Do you ever have one of those weeks when nothing is working out like you hoped? That was me last week. It started with a bad case of the flu and was capped off later in the week with my AT&T U-verse service going out for 24 hours. That meant my home phone, TV, and Internet services were dead.
Since I had some extra time on my hands recovering from the flu and I couldn’t exactly watch TV, I started tracking what AT&T was doing via Twitter (thanks to my iPhone with service from Verizon).
What I quickly learned was that the issues AT&T was having were widespread. It wasn’t just a local problem here in Nashville. There were lots of customers impacted across a dozen states experiencing the same problem I was. In fact, some had already been without service for two days which made my single day of no service seem more manageable by comparison.
What They Did Right
From the outset it was clear that AT&T was using their Twitter and Facebook accounts exactly as you’d suspect. They were trying to respond to the comments and replies. I looked like the frustation Tweets were coming in fast and furious and a small team of AT&T employees were trying to respond to everyone directly. You have to give them kudos for that.
Where They Messed Up
But here’s where they messed up: they weren’t really saying anything. They weren’t giving people any helpful information. They just kept repeating some version of “we’re sorry and we’re working on it.” So while they were being wonderfully responsive, they weren’t helping people by repeating the same thing over and over…especially after two days of the same cadence of replies. What was supposed to be a good thing was turning into a point of further frustration.
Responsiveness Versus Perfection
See, here’s the thing, one of the dirty little secrets of business today is that you don’t have to worry about being perfect if you’re responsive and helpful. It’s true. A company that screws up a lot but has good customer service has higher customer satisfaction than a company that doesn’t mess up as much but remains silent. People want to be heard and they want to know they that they’ve been heard.
Of course the problem with this is that it only gets you so far. At some point you have to fix the mess you’ve made and that’s where AT&T got into trouble. They couldn’t get their service back up quickly (when’s the last time you heard of someone losing the TV, phone, or Internet service for two or three days?) and that’s where all the apologies and responsiveness in the world won’t make up for the problem.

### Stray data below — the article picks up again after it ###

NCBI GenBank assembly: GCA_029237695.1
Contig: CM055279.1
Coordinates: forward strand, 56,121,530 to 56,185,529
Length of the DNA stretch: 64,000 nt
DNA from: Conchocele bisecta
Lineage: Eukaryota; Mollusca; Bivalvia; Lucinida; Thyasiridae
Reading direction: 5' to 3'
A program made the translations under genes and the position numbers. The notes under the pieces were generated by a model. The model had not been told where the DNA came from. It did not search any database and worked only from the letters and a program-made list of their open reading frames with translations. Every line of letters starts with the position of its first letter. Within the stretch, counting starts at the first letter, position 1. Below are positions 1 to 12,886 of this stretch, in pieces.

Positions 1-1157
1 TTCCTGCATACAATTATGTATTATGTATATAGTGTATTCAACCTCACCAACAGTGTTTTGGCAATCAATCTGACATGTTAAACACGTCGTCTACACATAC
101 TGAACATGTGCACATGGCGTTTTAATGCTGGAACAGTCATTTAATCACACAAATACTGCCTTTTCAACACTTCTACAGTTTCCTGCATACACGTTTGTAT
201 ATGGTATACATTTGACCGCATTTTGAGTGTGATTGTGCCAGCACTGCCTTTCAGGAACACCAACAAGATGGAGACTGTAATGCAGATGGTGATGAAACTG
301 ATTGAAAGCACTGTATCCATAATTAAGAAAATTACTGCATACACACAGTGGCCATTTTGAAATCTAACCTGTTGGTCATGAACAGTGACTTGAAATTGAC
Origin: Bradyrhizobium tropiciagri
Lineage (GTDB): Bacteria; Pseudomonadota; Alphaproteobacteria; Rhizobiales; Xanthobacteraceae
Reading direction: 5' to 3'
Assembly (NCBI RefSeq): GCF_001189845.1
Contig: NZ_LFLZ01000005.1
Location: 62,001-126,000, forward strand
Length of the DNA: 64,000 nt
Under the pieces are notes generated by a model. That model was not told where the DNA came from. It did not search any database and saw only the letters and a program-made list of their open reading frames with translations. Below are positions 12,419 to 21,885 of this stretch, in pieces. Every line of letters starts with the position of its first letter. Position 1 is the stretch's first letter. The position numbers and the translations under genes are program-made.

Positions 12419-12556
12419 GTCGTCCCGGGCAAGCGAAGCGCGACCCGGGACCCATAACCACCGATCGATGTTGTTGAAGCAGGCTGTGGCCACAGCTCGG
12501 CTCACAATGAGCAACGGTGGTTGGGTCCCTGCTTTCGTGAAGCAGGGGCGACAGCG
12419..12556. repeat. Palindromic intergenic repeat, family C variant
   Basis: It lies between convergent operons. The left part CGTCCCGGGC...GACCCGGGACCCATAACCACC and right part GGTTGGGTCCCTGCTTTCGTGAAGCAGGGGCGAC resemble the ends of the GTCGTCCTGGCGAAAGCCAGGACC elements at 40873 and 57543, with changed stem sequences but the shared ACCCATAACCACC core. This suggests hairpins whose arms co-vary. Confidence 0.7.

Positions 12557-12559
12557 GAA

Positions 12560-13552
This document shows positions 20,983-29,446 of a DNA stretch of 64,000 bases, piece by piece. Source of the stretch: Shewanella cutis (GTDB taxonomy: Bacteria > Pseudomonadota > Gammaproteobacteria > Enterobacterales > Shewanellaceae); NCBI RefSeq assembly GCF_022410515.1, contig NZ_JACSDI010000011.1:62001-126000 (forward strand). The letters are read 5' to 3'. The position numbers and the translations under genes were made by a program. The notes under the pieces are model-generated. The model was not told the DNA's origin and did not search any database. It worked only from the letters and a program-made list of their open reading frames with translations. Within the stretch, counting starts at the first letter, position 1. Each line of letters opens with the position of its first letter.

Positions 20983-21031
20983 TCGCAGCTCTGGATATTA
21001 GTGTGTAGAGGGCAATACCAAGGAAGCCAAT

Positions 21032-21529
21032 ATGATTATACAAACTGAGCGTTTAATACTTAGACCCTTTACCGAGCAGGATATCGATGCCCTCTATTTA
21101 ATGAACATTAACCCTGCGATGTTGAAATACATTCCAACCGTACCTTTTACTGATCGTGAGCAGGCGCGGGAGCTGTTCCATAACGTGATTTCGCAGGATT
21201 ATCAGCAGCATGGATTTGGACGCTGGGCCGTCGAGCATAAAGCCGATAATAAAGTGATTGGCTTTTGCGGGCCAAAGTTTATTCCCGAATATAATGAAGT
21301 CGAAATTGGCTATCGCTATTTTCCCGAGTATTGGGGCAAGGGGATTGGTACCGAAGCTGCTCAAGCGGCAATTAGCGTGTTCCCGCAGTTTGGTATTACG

Level Up: Give More Information
When you’re in a situation like that you have to move to another level of information. What AT&T failed to do was provide a blog or newsfeed with information as it happened. If you can’t fix the problem, at least inform people thoroughly. AT&T never did that. As you can see from the screen shot below, they pretty much kept on saying the same thing over and over. I literally saw hundreds of these responses over the course of the day my service was out.
What They Should Have Done
What AT&T should have done was get much more generous with the information they were sharing and launch a status blog. Twitter did this several years ago when their service would go out frequently. People knew where to go for information and it’s still used by Twitter today.
AT&T could have answered a bunch of questions that would have helped the affected people feel like they were being brought into the know. It’s just like when a family member goes to the doctor, you want the doctor to give you lots of information even if you’re not sure you understand everything they say. It gives you confidence in their ability just to know that they’re as concerned and attentive to all the possibilities as you are.
They Could Have Said…
AT&T could have told us exactly which states were affected. It could have told us how many people were impacted. Where there more on day two or less on day two? What complications were they encountering? They could have given us more detail about what they thought the problem was.They could have given us insight into what goes into fixing it and what the expected turnaround time is. But they didn’t do any of this.
More information isn’t the problem here…more silence is the problem. When a company is in a situation like this, information gives confidence and silence raises concern.
The bottom line is that while it’s great to be responsive on Twitter or Facebook, there are situations that arise with such a level of magnitude that you are basically saying the same thing to everyone. In those scenarios it’s time move to another platform, give more information, and of course fix the problem as quickly as possible.
Unfortunately I suspect AT&T thinks they handled the social media response well based on some Tweets I saw like the one below when service began to return for customers. While they get an A+ in quantity of responses they get an F in quality and customers really want quality when it gets right down to it.